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Application of Confirmation Bias

Susan’s case study shows what confirmation bias actually looks like. Confirmation bias is obvious in Susan’s case since the case study begins with Susan meeting a psychologist, Dr. Paul, who looks to be successful based on his appearance and clothing. Dr. Paul’s attractiveness inspired Susan to seek a profession as a psychologist since she, too, desires success. Susan’s ideas obsess her, and she believes that she is not qualified to be a psychologist since someone like Dr.

Paul makes it appear easy. She begins to believe that her long-term aspirations are unrealistic due to her physical appearance. As previously noted, confirmation bias occurs when an individual sees a sort of information that serves to confirm a person’s ideas while dismissing information that contradicts those beliefs. Susan feels that a person in her professional objectives will always appear successful based on their looks, but she believes that her physical appearance does not look successful based on one source of information.

Ethical Reasoning Application

Susan believes her long-term ambitions are unrealistic due to her opinions about her physical attractiveness. Her long-term plans also prevent her from spending quality time with her children and friends. She chooses to scale back her ambitions and strive to graduate from university one step at a time. Susan’s perspective allows her to utilize logic to alter her educational and professional ambitions to a more realistic setting as a result of her physical appearance.

The ethical dilemma raised in Susan’s case study is rationalization. Rationalizations are explanations that humans develop in our minds to conceal or deny genuine reasons, causes, or acts that we observe (2020). It is essentially a notion in which people fabricate excuses. Susan’s justification for not pursuing her desire is her physical appearance, which is where ethical concerns come into play.

Ethical Concept

Susan’s case study demonstrates the ethical idea of compliance bias. Conformity bias is described as an individual’s proclivity to interpret distinct indications for appropriate conduct based on the acts of others rather than their own personal judgment (2020). For example, following George Floyd’s terrible death at the hands of a police officer, the Black Lives Matter movement has lately gained global traction and protests

We witnessed, and continue to see, a large number of individuals supporting the movement, including myself. This is an excellent example of conformity bias because some people were not completely educated about the movement but opted to join because it was “trendy” this year, which is incorrect. Conformity bias is what our parents used to remark when we were kids, “So if your friend jumps off a cliff, you will as well?”

Supportive Evidence

Susan’s case study illustrates conformity bias since Dr. Paul’s looks inspired Susan to pursue a career in psychology throughout her undergraduate studies. Susan was fascinated by everything about him and chose to pursue a career in psychology since she, too, wanted to be successful like Dr. Paul. The only thing preventing her from achieving her goals is her belief that her physical appearance is not suitable for the role of a psychologist. Susan watched how others achieved success via a profession in psychology and decided she wanted the same achievement, but she was unaware of the hard work that goes with it.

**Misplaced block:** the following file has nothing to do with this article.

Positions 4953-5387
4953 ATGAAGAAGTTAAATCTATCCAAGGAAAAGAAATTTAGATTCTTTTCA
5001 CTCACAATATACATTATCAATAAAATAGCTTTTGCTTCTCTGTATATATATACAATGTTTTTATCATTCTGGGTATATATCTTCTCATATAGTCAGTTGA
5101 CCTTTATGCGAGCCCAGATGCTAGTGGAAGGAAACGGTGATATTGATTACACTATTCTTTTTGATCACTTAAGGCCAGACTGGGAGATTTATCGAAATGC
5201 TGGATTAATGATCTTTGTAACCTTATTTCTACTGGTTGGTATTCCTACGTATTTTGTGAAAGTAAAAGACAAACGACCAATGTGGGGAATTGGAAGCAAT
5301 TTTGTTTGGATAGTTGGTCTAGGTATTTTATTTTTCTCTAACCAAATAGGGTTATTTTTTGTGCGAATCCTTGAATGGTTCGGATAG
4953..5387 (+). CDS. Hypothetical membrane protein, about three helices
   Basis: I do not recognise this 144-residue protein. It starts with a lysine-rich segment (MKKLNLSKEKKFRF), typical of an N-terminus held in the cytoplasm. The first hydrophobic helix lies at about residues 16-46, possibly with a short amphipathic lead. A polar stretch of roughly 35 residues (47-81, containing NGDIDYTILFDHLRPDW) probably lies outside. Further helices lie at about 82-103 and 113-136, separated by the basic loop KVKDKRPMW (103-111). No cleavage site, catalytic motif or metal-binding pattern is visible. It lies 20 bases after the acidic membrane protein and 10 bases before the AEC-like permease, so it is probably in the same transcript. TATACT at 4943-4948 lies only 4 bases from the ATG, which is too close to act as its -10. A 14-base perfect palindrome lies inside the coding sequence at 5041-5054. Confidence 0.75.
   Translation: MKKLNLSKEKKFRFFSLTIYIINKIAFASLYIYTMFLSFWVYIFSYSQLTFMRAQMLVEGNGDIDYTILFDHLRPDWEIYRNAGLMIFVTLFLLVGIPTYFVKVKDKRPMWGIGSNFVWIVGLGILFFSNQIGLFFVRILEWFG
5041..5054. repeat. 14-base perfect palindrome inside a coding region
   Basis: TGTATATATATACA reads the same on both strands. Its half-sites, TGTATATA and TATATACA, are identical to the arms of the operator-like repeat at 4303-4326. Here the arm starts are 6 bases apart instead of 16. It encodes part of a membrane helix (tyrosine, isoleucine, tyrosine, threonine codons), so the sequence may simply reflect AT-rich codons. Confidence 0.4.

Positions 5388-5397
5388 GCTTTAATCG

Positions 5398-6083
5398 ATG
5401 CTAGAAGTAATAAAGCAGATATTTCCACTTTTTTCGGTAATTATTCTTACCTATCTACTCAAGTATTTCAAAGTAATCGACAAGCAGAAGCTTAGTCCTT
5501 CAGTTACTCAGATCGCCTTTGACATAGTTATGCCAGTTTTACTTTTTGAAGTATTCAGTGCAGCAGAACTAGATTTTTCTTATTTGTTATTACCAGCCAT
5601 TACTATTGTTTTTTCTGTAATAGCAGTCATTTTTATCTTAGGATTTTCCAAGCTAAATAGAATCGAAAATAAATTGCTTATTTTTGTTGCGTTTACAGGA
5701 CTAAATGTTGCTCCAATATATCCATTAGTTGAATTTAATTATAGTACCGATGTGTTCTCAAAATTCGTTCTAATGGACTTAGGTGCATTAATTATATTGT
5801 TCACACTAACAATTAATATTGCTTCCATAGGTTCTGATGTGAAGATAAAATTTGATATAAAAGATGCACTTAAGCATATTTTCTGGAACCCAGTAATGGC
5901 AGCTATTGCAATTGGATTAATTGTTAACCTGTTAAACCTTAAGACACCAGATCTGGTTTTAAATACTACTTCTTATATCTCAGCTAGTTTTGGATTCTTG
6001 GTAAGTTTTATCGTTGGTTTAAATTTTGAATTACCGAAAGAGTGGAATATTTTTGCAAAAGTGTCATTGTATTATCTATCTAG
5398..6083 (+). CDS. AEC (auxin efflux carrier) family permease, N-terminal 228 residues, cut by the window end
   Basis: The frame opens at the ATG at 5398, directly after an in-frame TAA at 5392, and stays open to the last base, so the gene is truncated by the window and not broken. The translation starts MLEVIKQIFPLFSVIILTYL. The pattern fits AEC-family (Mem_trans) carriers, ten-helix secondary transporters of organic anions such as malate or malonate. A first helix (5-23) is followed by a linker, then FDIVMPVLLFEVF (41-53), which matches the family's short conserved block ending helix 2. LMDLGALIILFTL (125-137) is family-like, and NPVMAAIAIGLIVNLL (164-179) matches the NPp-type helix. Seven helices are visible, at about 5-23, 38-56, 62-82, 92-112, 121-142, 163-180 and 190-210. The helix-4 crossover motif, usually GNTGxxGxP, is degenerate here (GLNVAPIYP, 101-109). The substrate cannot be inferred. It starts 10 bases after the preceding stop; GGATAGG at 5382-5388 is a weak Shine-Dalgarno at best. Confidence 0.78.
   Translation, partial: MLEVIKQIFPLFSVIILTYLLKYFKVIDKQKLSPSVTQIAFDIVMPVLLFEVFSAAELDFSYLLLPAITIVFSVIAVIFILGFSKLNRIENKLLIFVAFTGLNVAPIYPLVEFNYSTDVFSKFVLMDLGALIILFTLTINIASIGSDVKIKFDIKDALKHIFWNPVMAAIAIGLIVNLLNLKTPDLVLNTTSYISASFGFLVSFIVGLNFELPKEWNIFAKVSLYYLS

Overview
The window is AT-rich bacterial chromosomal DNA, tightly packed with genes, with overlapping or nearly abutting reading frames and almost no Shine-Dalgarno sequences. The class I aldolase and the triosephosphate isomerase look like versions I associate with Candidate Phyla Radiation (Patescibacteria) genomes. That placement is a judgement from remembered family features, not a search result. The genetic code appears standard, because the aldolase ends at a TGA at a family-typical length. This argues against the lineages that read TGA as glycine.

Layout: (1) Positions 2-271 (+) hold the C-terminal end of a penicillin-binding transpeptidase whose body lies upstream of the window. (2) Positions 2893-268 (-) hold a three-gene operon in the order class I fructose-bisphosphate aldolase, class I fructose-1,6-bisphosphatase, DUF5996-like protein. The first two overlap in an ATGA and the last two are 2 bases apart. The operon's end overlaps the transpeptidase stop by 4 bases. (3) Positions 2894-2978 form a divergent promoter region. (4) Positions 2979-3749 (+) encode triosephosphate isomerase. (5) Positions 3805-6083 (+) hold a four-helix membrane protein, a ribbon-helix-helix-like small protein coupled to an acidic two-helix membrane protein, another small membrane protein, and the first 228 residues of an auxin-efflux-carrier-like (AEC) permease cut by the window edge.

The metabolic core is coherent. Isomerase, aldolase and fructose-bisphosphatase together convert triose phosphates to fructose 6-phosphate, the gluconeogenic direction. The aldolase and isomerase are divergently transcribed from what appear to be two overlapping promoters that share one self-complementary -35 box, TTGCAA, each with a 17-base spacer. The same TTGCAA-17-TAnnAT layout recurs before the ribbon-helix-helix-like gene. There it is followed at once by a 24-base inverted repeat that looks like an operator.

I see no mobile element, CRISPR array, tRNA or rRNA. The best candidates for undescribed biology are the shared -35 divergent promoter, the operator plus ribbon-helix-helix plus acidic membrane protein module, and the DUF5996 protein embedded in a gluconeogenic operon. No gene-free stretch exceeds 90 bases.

PSYC FPX 3520 Assessment 3 Thinking, Feeling, and Believing Case Study Susan Adjusting Career Goals

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Critical Thinking Application

Individuals with critical thinking skills can think and discover new approaches to enhance their thoughts. Susan, as we already established, has a unique worldview. She longs for a successful life as a single mother of two. Susan feels that her physical appearance does not qualify her to become a psychologist, therefore she begins to scale back her long-term aspirations. Susan’s case study raises a critical thinking challenge about point of view.

Critical Thinking Issue

Susan’s case study demonstrates a critical thinking issue: frame of view, which I previously covered. A person’s point of view may be described as the position from which they observe things. It encompasses what an individual sees and how they perceive it (Analytical Stage of Thinking). For example, suppose two persons visit an art gallery and are both staring at the same painting. According to one person, the picture represents horror and misery, while another believes it represents optimism and freedom. Two distinct individuals, each with a unique viewpoint.

Supportive Evidence

Susan’s point of view is clearly defined in this case study since it is based on two separate views. First, she sees Dr. Paul as a successful psychologist based on his physical appearance, automobile, clothing, and other factors. She utilizes this point of view to demonstrate Susan’s perception of Dr. Paul’s look or automobile, which is a sign of success. Susan’s physical appearance also inhibits her from striving to complete her long-term aspirations of becoming a psychologist, since she feels it is unrealistic from her perspective.

References

Analytic Stage of Thinking. (n.d.). Retrieved July 25, 2020, from

https://sso3.capella.edu/openam/?goto=https://campus.capella.edu/web

Balsamo, B., Geil, M. D., Ellis, R., & Wu, J. (2018). Confirmation bias affects user perception of

knee braces.Journal of Biomechanics,75, 164–170.

https://doi.org/10.1016/j.jbiomech.2018.04.028

Baumeister, R. F., & Bushman, B. J. (2017).Social psychology and human nature(4th ed.).

Boston, MA: Cengage. Moskowitz, G. B., & Carter, D. (2018). Confirmation bias and the stereotype of the black athlete. Psychology of Sport and Exercise,36, 139–146.

https://doi.org/10.1016/j.psychsport.2018.02.010

PSYC FPX 3520 Assessment 3 Thinking, Feeling, and Believing Case Study Susan Adjusting Career Goals